Play with Your Food: People's Pops

Photo by Rowa Lee David Carrell, co-founder of People's Pops, teaches children how to freeze their own pops using a rare pop-making instrument from Thailand. Photo by Rowa Lee

Good friends Nathalie Jordi, Joel Horowitz, and David Carrell founded People’s Pops with the idea that every good popsicle is made with local, seasonal fruit, minimal sugar, and creative flavors. Taking inspiration from unique teas, cocktails, and world travels, People’s Pops was born. These delicious pops are especially popular among kids, which is why our annual Play With Your Food events welcome many giddy kids eager to make and eat pops of their own.

Photo by Rowa Lee People’s Pops bring a variety of local fruit – including white peaches, watermelon, limes and lemon – that the children use to make pops. Photo by Rowa Lee

People’s Pops brought a special pop-making instrument from Thailand to demonstrate pop-making for the kids. The "drum" consists of a steel metal frame with a base containing a simple brine solution (ice, water, and salt) and small metal cylinders, into which the fruit pieces and puree is poured.

The drumming sound is really the sound of ice and water crashing together as the instrument is spun one way and the other. Thai children hear this familiar sound and skip towards it, excited to watch the pops freeze and finally pull out the stick when the pops are frozen through. This is pretty exciting for an adult, as I can attest, so just imagine the magic of this through a child’s eye.

Photo by Rowa LeeJoel Horowitz, co-founder of People's Pops, shows children how to chop and puree their very own fruit-based pops. Photo by Rowa Lee
Photo by Rowa Lee Left: Baskets of mouth-watering fruit are available for children to use in their pops. Right: Children raise their hands to show they're ready to make their own pops. Photo by Rowa Lee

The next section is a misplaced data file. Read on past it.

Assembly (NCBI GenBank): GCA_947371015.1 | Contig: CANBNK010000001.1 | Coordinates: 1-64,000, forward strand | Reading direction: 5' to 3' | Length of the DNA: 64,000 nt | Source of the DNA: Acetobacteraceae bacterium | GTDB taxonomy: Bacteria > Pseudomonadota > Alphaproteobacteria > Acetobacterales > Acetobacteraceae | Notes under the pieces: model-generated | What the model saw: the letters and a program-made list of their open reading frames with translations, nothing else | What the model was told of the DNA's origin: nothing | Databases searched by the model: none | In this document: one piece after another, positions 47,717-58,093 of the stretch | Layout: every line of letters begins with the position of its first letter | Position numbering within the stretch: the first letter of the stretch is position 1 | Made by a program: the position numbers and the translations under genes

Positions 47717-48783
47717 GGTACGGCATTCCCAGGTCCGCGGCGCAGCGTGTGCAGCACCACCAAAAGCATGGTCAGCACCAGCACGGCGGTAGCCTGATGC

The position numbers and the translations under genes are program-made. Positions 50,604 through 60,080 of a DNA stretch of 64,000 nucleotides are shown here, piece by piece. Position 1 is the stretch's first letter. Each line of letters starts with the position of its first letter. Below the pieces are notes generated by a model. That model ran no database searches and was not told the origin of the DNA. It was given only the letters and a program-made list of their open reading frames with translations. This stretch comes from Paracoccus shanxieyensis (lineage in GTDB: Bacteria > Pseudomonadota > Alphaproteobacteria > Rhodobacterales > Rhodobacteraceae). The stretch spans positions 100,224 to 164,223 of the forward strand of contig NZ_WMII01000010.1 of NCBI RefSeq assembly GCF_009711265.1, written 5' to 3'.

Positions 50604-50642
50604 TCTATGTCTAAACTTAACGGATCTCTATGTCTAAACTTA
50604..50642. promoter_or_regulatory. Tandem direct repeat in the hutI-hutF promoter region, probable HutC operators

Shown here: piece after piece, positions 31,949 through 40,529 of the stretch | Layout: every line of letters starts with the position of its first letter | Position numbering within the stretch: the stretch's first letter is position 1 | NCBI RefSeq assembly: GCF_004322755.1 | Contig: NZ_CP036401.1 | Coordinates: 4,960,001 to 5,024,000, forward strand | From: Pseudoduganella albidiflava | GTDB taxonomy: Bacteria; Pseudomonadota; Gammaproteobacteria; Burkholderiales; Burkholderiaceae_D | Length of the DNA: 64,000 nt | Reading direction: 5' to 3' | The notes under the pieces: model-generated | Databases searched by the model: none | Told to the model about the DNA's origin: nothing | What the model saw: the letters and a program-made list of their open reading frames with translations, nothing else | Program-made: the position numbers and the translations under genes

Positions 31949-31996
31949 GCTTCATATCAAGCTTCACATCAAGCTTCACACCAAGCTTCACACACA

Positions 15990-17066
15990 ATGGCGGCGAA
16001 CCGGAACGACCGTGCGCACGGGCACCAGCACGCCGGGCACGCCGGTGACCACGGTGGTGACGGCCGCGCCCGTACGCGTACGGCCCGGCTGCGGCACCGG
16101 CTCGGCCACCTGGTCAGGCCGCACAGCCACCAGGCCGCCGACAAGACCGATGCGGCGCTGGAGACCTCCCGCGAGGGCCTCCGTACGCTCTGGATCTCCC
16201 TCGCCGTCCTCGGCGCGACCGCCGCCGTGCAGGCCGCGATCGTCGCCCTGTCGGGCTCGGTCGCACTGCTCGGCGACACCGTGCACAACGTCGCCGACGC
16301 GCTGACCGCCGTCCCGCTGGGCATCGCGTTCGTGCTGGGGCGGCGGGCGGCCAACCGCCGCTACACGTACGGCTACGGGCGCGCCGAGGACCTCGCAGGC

Children at Play with Your Food had a chance to experience the magic of this drum. Each child cut up pieces of fruit, choosing from fresh watermelon, peach, lime, and lemon. Then, after labeling their own cylinders with tape, they poured the chopped fruit and puree inside and placed them in the drum.

Then they wait. Some kids unable to contain their excitement, ask, “Is it ready yet?” Others watch in silence. Many kids take turns “drumming,” spinning the metal top frame left-and-right in the hope that the pops will freeze more quickly. A few suspenseful minutes pass and they finally get to grab their pop and taste their very own fruit-based creation.

Photo by Rowa Lee Children chop white peaches for their pops. Photo by Rowa Lee
Photo by Rowa Lee Left: A close-up view of the pop-making instrument. Right: A little girl smiles upon taking a first bite of her own pop. Photo by Rowa Lee

We're holding another session of Play with Your Food tomorrow. Bring your little ones to the 22nd Street Seating Steps to make a pop. They will love you (more!) for it.

Can’t make it to Play with Your Food? Not to worry. People's Pops is open daily at West 15th Street. Like David says, “People’s Pops is in its natural habitat on the High Line. You are supposed to eat a pop walking and enjoying nature’s scenery. It tastes the best this way.”

Photo by Rowa Lee Delicious watermelon fruit puree is measured into the pop-making instrument. Photo by Rowa Lee






































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